Consider a differential-drive mobile robot equipped with an on-board exteroceptive sensor that can estimate its own motion, e.g., a range-finder. Calibration of this robot involves estimating six parameters: three for the odometry (radii and distance between the wheels), and three for the pose of the sensor with respect to the robot. After analyzing the observability of this problem, this paper describes a method for calibrating all parameters at the same time, without the need for external sensors or devices, using only the measurement of the wheels velocities and the data from the exteroceptive sensor.

I am a Guest Scientist of the Max Planck Institute for biological Cybernetics and collaborator of the Autonomous Robotics and Human Machine System.


Between January 2010 and December 2013, I was first a Research Scientist and then the head of the Autonomous Robotics and Human Machine System group at the Max Planck Institute for biological Cybernetics, in the department of Human Perception, Cognition and Action, directed by Prof. H. H. Buelthoff.


Since Genuary 2014 I hold a permanent Research position (CR1) at the Centre National de la Recherche Scientifique (CNRS) in the Laboratoire d’Analyse et d’Architecture des Systèmes (LAAS) in France.


I obtained the master degree in Electronic Engineering and the PhD inControl, Systems Theory and Robotics at the Sapienza University of Rome, under the supervision of Prof. G. Oriolo. I have been a visiting graduate student at University of California Santa Barbara (UCSB) with Prof. F. Bullo.


In the past I worked in both embedded computing systems and business consulting companies.

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Vorträge (27):

Secchi C, Robuffo Giordano P und Franchi A (September-2011): Decentralized and Passivity based Teleoperation of a Group of UAVs with Time-Varying Topology, 2011, Pisa, Italy.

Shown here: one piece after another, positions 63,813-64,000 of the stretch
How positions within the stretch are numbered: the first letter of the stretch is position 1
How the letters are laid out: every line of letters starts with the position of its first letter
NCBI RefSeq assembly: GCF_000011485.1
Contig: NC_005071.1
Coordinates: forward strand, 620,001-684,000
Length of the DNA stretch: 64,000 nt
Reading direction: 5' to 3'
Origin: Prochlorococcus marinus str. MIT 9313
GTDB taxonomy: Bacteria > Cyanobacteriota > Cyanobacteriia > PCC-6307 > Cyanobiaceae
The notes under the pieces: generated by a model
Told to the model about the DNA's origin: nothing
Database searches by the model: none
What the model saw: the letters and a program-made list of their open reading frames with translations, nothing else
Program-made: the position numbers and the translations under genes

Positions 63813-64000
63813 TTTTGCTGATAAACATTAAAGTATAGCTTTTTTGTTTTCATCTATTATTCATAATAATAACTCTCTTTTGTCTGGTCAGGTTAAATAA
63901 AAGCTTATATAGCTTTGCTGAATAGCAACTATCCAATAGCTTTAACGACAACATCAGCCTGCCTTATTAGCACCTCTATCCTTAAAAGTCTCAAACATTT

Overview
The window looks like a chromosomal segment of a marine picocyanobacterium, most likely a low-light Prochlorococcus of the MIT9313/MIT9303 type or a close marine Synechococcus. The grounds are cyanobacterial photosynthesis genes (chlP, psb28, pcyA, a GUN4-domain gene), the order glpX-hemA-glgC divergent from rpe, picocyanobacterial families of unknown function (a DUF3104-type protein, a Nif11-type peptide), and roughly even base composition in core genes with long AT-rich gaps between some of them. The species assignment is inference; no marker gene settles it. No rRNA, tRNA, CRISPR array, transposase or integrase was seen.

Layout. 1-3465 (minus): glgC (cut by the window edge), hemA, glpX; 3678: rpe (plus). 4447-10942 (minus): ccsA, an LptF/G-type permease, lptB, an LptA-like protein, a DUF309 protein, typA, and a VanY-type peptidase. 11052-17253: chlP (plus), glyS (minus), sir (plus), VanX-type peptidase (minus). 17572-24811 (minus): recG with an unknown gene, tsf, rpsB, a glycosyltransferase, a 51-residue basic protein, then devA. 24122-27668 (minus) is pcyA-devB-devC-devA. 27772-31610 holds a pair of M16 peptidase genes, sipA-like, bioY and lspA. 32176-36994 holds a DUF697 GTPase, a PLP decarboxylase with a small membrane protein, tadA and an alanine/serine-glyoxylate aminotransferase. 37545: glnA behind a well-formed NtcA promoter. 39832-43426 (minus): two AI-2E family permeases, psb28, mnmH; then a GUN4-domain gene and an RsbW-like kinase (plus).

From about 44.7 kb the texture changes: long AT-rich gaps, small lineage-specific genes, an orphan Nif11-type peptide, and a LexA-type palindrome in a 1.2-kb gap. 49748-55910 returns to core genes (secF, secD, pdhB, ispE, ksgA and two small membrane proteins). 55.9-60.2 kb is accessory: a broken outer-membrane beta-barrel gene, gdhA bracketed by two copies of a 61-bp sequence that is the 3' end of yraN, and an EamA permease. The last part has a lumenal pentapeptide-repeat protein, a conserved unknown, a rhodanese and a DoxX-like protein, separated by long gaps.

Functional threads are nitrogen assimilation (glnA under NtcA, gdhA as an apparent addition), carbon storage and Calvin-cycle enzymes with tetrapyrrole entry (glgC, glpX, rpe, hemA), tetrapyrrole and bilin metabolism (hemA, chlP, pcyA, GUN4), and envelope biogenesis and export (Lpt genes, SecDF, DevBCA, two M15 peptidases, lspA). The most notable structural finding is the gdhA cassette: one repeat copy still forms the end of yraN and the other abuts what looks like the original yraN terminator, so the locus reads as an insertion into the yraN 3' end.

Franchi A (Dezember-2010) Invited Lecture: Bilateral Teleoperation of Multiple UAVs, Dipartimento di Informatica e Sistemistica, Università di Roma "La Sapienza", Roma, Italy.
Franchi A (Dezember-2010) Invited Lecture: Haptic Teleoperation of Multi-Robot Systems, School of Electrical and Computer Engineering, Georgia Institute of Technology, Atlanta, GA, USA.
Robuffo Giordano P, Franchi A, Son HI, Secchi C, Lee D und Bülthoff HH (Oktober-28-2010) Abstract Talk: Towards Bilateral Teleoperation of Multi-Robot Systems, 3rd Workshop for Young Researchers on Human-Friendly Robotics (HFR 2010), Tübingen, Germany.
Franchi A (Mai-2010) Invited Lecture: Decentralized Methods for Cooperative Task Execution in Multi-robot Systems, GRASP Laboratory, University of Pennsylvania, Philadelphia, PA, USA.
Franchi A (Januar-2010) Invited Lecture: Decentralized strategies for multi-robot systems: from autonomous behavior to multimodal human interaction, Max Planck Institute for Biological Cybernetics, Tübingen, Germany.
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Last updated: Montag, 22.05.2017